If the two factions fail to reach an agreement before Friday night, the split left vote could have drastic consequences for July 23rd’s general election – a difference of as much as 12 or 15 seats.
Spain’s Deputy Prime Minister and Minister of Labour and Social Economy Yolanda Díaz is trying to unite the left under the Sumar brand. Photo: Josep LAGO / AFP
Like in the local and regional elections, several smaller left-wing parties each running separately will likely split the left-wing vote and hand seats to the right – namely Spain’s far-right party Vox. This was most glaringly made clear in Huesca, where 4 different left-wing parties gained almost 20 percent of the vote between them, but as none of the candidates gained the minimum five percent threshold for representation, didn’t win a single seat.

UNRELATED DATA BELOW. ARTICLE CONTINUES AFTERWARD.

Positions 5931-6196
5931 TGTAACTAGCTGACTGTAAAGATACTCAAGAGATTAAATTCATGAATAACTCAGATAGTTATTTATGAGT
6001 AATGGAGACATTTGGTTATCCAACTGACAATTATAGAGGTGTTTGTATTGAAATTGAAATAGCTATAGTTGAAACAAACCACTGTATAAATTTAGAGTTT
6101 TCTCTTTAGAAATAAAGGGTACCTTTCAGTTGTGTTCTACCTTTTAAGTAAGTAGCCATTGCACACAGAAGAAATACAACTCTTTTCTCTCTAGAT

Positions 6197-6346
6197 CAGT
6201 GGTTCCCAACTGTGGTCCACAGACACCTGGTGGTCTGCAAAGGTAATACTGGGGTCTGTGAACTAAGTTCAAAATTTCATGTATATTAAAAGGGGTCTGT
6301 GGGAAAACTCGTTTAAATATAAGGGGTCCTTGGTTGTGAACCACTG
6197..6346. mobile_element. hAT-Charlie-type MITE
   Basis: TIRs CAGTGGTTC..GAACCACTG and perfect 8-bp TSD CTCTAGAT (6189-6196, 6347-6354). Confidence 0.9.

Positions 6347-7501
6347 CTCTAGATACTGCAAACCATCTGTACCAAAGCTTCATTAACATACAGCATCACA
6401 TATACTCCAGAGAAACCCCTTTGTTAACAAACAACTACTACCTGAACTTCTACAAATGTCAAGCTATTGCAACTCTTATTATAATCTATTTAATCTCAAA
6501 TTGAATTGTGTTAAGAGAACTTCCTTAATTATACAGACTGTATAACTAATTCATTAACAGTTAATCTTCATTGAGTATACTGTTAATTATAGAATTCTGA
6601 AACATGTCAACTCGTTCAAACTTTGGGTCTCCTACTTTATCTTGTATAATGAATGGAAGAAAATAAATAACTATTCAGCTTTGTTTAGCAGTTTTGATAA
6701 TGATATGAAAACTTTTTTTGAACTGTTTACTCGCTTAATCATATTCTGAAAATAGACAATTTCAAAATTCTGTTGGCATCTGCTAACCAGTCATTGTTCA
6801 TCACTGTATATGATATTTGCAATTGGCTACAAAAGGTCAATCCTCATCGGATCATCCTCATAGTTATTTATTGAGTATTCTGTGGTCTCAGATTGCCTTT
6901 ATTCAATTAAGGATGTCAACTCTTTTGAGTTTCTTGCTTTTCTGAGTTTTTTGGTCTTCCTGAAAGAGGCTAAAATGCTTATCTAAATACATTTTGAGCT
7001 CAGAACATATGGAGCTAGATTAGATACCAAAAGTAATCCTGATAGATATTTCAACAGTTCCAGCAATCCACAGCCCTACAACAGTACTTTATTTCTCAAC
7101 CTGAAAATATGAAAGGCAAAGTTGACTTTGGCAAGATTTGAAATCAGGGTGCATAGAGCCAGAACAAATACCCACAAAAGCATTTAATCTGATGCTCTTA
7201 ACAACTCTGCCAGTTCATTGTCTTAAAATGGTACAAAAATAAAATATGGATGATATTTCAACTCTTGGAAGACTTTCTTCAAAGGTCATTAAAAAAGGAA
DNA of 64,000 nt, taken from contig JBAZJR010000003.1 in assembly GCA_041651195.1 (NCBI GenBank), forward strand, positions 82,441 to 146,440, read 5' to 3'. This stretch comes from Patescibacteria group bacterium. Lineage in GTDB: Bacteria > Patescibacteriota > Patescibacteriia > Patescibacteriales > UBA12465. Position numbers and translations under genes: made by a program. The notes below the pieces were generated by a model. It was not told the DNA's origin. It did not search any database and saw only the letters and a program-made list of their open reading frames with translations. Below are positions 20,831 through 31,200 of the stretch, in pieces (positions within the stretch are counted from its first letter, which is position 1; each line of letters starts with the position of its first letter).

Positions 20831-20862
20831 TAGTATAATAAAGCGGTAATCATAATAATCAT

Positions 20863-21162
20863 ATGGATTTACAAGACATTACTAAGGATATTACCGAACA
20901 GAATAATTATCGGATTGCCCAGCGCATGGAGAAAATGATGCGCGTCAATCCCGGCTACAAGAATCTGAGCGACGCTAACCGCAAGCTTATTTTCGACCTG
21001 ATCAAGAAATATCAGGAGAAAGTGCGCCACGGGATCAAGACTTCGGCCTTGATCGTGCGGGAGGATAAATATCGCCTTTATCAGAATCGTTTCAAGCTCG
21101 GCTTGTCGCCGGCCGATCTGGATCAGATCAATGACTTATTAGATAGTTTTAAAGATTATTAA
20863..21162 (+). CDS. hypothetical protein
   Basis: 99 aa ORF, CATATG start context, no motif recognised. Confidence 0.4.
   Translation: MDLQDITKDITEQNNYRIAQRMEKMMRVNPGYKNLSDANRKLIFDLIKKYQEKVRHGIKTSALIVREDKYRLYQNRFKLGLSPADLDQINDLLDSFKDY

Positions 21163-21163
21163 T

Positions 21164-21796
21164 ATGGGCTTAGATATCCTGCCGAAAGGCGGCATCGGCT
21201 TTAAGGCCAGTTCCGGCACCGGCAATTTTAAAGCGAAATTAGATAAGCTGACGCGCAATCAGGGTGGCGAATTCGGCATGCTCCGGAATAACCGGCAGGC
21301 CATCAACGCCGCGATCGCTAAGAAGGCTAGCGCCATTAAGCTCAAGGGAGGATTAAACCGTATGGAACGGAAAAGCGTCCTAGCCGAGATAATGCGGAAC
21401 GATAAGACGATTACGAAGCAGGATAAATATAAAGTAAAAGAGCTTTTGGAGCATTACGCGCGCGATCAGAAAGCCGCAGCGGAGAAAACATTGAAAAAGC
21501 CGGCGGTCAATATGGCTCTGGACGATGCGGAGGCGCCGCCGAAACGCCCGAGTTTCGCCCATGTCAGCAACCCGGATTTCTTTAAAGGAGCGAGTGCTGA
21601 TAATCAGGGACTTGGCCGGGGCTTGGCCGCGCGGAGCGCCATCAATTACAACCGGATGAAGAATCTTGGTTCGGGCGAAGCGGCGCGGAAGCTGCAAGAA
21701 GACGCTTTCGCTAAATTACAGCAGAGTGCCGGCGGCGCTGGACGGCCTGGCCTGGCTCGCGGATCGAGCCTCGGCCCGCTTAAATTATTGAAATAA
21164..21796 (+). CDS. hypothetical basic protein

With an agreement
Though polling suggests (as do the regional results) that the PP is very likely to win the most votes in the upcoming election, it is unclear if a right-wing coalition (between centre-right PP and far-right Vox) will win an overall majority or not. With the result likely to be incredibly tight, a difference of 10,11, or 12 (or more) seats could tip the balance and prevent a right-wing majority in the Spanish Congress.
According to projections from El Paísa unified Sumar (including Podemos) would win 14.7 percent of the vote and 41 seats. This will leave the PP and Vox with around 179 seats between them, very slightly over the minimum necessary for a majority (176), but barely so.
Given the unpredictability of election campaigns and leaving room for the margin of polling predictions, a united left-wing ticket would leave a right-wing majority (and perhaps even government) in the air.
Without an agreement
If Podemos and Sumar can’t come to an agreement, however, the left vote would be split. El País forecasts that Díaz’s Sumar would win 10.4 percent of the votes and 26 seats, and Podemos would be all but wiped off the electoral map, taking just 4.3 percent of the vote and a measly three seats, meaning that the difference in left-wing seats with or without a deal would be around 12 seats (41 with a deal versus 29 without).